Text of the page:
So had to pick it up a little bit.  Did it just a tad.  So now I'm glad I'm going to have a chance to redeem myself on Sunday.
COACH KENNEDY:  I did actually.  We ran some action for Nick.  I thought Nick made a couple baskets.  He's not the volume guy Marshall is.  When we're struggling, all the emphasis is being put on Marshall, I'll get Murphy to that left hand.  Made a huge drive in the second half.  We did a little pin down, got Nick in the middle of the lane, hit a 17‑footer.  We were struggling a little bit from the foul line.  Reggie had a couple right at the basket that would not go in.
We had to continue to will, fight, persevere, which has obviously been a theme for this team.

Q.  Marshall, was there anything that they did to frustrate you or take any particular shots away?
MARSHALL HENDERSON:  No.  I just didn't make shots today.  It happens sometimes.  Luckily I get a chance to redeem myself.
Their defense wasn't what everyone said their defense was.  I just missed shot.
COACH KENNEDY:  They were physical.  I thought they were really physical.  That's normal.  What do you weigh, about a buck 40?
MARSHALL HENDERSON:  Give or take (smiling).
COACH KENNEDY:  They try to get physical, run him off.  I thought he did a good job.  I was trying to encourage him.  Everything he was missing earlier was on point and long.  Like Murphy's free throw, for instance, short, left, right, back, it's hard to correct some of that.  With Marshall, he was right on point.  He just had to settle down.  I knew once he made one, two, three, then we had something.

Q.  Marshall, when they aren't going in, when you're getting frustrated, how do you have to calm yourself down and keep that confidence?
MARSHALL HENDERSON:  I've actually gotten better as the year has gone on about it.  Sometimes I sit back and smile and laugh at myself.  How does this happen?  I've shot like 20 hundred million shots in my day.  Now that I make the NCAA tournament, why does this happen?
The only thing that was running through my head was the Pittsburgh game, Tray Woodall, he's done so much for that program.  I thought he shot 1 for 12, probably played his worst game.  I felt so bad for him after everything that he had done, that was kind of going through my head.  Man, I'm a fluke.

Q.  Andy, you played LaDarius White at the points more.  Do you have three point guards now and how confident are you in them?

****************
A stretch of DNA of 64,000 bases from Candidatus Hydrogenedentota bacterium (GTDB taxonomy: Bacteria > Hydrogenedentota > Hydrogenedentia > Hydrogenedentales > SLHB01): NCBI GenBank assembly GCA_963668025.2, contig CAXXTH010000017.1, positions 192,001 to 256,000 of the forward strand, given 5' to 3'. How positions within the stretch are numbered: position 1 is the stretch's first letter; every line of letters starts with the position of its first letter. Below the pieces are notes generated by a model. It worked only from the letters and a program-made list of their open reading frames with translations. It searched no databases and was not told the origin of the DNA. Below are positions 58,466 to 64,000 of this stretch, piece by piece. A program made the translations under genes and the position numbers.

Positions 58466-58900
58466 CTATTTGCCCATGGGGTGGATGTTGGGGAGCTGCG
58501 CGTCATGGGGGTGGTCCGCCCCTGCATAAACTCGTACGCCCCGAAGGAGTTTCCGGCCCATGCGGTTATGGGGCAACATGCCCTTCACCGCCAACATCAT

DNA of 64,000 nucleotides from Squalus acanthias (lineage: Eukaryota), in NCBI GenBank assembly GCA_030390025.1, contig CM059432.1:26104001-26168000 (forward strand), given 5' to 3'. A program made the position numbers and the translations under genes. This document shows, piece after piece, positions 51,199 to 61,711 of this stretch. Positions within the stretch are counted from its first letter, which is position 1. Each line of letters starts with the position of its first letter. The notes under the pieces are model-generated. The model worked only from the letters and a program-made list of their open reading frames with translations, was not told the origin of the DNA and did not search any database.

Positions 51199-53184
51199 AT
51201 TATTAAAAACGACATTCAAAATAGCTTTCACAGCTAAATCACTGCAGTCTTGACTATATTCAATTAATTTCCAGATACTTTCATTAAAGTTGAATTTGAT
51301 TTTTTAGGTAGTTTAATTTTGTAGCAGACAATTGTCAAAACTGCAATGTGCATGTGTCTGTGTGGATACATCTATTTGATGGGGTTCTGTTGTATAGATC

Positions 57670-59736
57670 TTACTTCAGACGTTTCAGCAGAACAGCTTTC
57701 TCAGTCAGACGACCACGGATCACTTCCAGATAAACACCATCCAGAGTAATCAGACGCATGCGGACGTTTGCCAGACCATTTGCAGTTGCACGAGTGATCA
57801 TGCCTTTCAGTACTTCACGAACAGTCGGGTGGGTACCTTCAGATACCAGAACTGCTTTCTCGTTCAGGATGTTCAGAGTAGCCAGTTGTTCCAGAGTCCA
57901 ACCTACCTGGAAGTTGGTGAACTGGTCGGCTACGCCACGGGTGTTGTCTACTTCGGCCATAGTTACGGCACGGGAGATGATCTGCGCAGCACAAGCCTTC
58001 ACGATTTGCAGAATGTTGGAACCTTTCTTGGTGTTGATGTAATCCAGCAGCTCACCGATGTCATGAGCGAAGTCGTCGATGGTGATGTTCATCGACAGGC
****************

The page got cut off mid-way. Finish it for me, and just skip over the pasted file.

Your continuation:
COACH KENNEDY:  Snoop was obviously instrumental in us having this opportunity with what he had to do in Nashville when Jarvis went down against Missouri in Game1.
I think defensively it gives us a lot more flexibility because of his size, when we're switching the ball screens as we chose to do today, it doesn't put us in harm's way nearly as much.
Jarvis, I have to sometimes be cognizant of the fact here is a kid who went down against Missouri.  He obviously did not play Saturday or Sunday.  We didn't do anything Monday.  He was cleared I believe Tuesday where he could run a little bit on a treadmill, then he practiced Wednesday, we traveled Thursday.  He hasn't had much game action.
I'm just expecting him to be the same old Jarvis.  I think he got a little winded.  Again, it was a very physical game.  I think he broke down some physically.  I had to do a better job of trying to get him some rest.  That's what I was trying to do.

Q.  Murphy, talk about going to the SEC Championship game, you said you learned from being down to getting up in the second half.
MURPHY HOLLOWAY:  That's been the story most of the year as far as like being down in the first half.  We get in the locker room the second half, we tell the team, Stay the course, up 10, down 10, till the end of the game.

Q.  When Wisconsin was sitting up there, they talked about how they kind of folded down the last eight, nine minutes of the game.  They're a team that's known for being physical.  How surprised were you that you were able to dominate physically inside?
MURPHY HOLLOW AY:  Man, I feel like me and Reggie, we've been four years.  I've been around five.  But just having the experience to keep pushing down there.  They're very physical.  But just keep pushing and keep working.  End of the game I think they got a little tired.  We just didn't give in.
COACH KENNEDY:  I thought they missed some shots that were reasonably clean looks for them.  They didn't have a lot of clean looks.  We were trying to lock in on Ben Brust.  We tried to beat it into our guys' heads, they're 16‑2 when he makes four more threes, when he makes less than four they're 7‑9.  We knew how key a weapon he was.  We lost him early.  We didn't lose him at all late.  I thought we did a good job of making sure his shots were contested.